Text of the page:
The Diabetic Diet Plan
The principle of a diabetic diet plan is the inclusion of foods of special benefit to the person with diabetes, foods that help moderate the higher than normal blood sugar levels that characterizes diabetes. One of the several categories of foods providing that benefit is dietary fiber.

Carbohydrates are the major source of glucose, the sugar that is essential for the cells of the body as energy required in their performance of many metabolic activities. Diabetes occurs because of an impairment in the body's ability to process the sugars in the normal fashion. An explanation of the process can be found at Diabetes, Glucose, and Insulin.

Dietary fiber
Dietary fiber is a type of carbohydrate that does not get digested to provide glucose to support the energy requirements of the body. It cannot be digested and broken down in the stomach or in the small intestines as are other carbohydrates, but passes relatively unchanged into the large intestine, absorbing water and providing bulk that aids the elimination of body wastes.

There are several different types of fiber that can be differentiated by whether they are water-soluble or not. Soluble fiber and insoluble fiber provide different beneficial properties in the digestion process and affect the actions of other foods consumed.

For the diabetic person, in compiling a diabetic food list for the diabetic menu, both types of fiber are essential in different proportions. The insoluble fiber should be about 3 times greater than the amount of soluble fiber chosen for the daily diabetic menu.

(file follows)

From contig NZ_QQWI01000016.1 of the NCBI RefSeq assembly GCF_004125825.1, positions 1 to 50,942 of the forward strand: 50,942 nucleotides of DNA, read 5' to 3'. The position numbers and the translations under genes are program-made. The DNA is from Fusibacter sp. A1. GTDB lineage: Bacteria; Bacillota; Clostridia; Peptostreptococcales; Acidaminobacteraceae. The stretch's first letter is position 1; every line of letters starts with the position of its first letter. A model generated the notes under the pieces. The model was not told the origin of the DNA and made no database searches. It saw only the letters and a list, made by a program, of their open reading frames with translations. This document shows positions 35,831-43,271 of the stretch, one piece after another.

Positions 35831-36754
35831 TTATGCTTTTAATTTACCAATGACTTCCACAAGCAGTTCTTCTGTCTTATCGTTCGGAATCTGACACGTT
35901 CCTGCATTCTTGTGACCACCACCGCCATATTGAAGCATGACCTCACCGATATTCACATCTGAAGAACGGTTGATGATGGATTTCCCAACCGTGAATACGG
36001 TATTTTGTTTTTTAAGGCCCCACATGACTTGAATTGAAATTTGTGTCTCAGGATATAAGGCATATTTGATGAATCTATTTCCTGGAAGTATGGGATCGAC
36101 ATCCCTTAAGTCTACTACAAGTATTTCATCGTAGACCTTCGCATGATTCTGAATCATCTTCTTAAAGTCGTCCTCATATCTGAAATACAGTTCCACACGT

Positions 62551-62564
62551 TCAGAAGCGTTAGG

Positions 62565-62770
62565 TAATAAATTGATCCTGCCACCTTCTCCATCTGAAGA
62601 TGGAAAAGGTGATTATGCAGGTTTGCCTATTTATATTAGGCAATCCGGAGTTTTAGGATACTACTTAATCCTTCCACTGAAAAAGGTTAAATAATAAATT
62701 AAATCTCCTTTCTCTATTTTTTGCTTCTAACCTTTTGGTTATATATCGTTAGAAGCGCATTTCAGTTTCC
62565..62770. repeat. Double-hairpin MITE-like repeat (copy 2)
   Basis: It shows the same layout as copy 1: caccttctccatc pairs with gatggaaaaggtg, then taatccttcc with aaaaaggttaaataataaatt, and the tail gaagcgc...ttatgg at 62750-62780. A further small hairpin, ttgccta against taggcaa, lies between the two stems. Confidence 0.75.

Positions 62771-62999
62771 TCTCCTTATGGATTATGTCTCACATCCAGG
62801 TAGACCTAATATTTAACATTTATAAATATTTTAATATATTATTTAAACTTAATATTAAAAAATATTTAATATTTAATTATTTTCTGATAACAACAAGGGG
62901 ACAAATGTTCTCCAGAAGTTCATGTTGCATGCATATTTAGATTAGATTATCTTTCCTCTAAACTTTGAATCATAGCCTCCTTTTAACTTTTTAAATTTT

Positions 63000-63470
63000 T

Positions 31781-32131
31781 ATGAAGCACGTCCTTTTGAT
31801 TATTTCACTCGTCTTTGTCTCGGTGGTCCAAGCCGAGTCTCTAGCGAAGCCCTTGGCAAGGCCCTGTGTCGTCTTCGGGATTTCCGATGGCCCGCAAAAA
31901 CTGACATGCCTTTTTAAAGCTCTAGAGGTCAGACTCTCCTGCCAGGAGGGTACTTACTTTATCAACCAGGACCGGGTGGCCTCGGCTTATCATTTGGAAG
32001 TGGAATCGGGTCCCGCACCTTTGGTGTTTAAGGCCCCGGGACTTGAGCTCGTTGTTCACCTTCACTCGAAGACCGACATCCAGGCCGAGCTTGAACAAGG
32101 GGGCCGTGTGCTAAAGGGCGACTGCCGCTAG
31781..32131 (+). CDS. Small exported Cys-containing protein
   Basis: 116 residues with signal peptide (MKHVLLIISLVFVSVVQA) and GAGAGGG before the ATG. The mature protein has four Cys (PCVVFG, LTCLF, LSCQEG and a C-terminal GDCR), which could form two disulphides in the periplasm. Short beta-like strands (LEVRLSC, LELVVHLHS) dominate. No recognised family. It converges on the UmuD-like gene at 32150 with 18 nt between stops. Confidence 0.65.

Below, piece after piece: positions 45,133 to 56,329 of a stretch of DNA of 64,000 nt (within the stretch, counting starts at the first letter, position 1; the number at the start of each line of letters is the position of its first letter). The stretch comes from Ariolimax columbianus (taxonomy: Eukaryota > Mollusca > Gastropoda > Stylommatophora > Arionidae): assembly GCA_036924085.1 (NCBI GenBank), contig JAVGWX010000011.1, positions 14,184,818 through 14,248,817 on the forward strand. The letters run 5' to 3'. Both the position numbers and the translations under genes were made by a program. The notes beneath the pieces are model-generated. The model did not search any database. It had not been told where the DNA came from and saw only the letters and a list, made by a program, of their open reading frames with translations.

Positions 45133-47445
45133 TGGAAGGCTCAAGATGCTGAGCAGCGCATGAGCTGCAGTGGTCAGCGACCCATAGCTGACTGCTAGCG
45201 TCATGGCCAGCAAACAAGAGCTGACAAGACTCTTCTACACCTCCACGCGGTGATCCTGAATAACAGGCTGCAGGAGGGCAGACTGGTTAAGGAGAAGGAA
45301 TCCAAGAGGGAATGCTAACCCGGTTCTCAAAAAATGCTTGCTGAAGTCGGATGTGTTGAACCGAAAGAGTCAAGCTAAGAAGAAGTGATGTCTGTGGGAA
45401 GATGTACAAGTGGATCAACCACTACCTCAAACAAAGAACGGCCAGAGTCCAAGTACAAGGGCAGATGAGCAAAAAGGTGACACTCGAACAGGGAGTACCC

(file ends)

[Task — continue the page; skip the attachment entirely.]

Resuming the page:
How much is needed?
Dietary fiber is essential for good health. A lack of fiber consumption over a long period of time could result in a condition that can be considered as a deficiency disease. The typical American diet provides some fiber but not really a sufficient amount for optimum health.

While there is agreement among health scientists on the need for the inclusion of fiber in all diets for human beings, there are varying opinions about the amount that should be consumed. The American Diabetes Association recommends 20 to 25 grams daily as being suitable for all adults and clinical studies have shown that 50 grams of fiber daily in a type-2 diabetic diet can improve the control of blood sugar levels and can also help lower cholesterol levels.

It is important to increase water intake when adding fiber to the diabetic diet.

Conversion of pounds to kilos and grams to ounces
A pound is equal to a little less than half a kilogram, approximately 0.454 of a kilo
A gram is equal to approximately 28.35 grams.

Other dietary authorities point out the need to consider body weight as a factor in determining the appropriate quantity of fiber needed by an individual. One reference source suggests the amounts of fiber for persons with the following weights in pounds:

125 pounds 25 to 30 grams

150 pounds 30 to 35 grams

175 pounds 35 to 40 grams

200 pounds 40 to 45 grams

Sources of dietary fiber
Dietary fiber can be obtained from fruits, vegetables, legumes-- such as beans, grains, cereals, breads, and even from manufactured supplements such as psyllium, or mucillium.

For the diabetic, the plant sources are especially beneficial because they also contain plenty of vitamins, minerals and other micro-nutrients. A more complete explanation can be found in the article titled Fruit, Delicious and Nutritious.

In the year 2002, in a publications of the United States Department of Agriculture (USDA) that summarized the content of a book titled Benefits of Dietary Fiber for Cardiovascular Disease and Diabetes, the statement was made:

"Dietary fiber has received recognition for reducing the risk of developing both CVD and diabetes. The implication is that dietary fiber may have therapeutic benefits in prediabetic metabolic conditions and in preventing the cardiovascular complications of diabetes.
The effect of dietary fiber on the common risk factors . . . may reduce the morbidity of these diseases."

That statement should in itself be sufficient encouragement for persons with diabetes to add dietary fiber to their daily diabetic menus in appropriate quantities. Anything that helps control blood sugar levels should not be ignored in the management of the diabetic condition.